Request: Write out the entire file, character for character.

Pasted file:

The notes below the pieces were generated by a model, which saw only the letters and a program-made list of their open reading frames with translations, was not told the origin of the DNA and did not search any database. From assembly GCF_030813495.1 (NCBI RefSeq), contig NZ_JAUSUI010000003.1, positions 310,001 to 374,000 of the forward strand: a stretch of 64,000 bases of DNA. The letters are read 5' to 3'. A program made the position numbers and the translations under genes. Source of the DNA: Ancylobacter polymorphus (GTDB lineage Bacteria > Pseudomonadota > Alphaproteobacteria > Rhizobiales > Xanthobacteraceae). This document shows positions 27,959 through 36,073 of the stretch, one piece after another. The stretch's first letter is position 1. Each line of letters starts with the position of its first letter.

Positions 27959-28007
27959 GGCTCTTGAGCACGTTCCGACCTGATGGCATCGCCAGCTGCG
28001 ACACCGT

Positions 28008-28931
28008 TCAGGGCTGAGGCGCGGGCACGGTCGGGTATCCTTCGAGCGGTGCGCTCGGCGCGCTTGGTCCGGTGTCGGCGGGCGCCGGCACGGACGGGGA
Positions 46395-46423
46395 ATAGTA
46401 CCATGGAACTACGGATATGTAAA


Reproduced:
The notes below the pieces were generated by a model, which saw only the letters and a program-made list of their open reading frames with translations, was not told the origin of the DNA and did not search any database. From assembly GCF_030813495.1 (NCBI RefSeq), contig NZ_JAUSUI010000003.1, positions 310,001 to 374,000 of the forward strand: a stretch of 64,000 bases of DNA. The letters are read 5' to 3'. A program made the position numbers and the translations under genes. Source of the DNA: Ancylobacter polymorphus (GTDB lineage Bacteria > Pseudomonadota > Alphaproteobacteria > Rhizobiales > Xanthobacteraceae). This document shows positions 27,959 through 36,073 of the stretch, one piece after another. The stretch's first letter is position 1. Each line of letters starts with the position of its first letter.

Positions 27959-28007
27959 GGCTCTTGAGCACGTTCCGACCTGATGGCATCGCCAGCTGCG
28001 ACACCGT

Positions 28008-28931
28008 TCAGGGCTGAGGCGCGGGCACGGTCGGGTATCCTTCGAGCGGTGCGCTCGGCGCGCTTGGTCCGGTGTCGGCGGGCGCCGGCACGGACGGGGA
Positions 46395-46423
46395 ATAGTA
46401 CCATGGAACTACGGATATGTAAA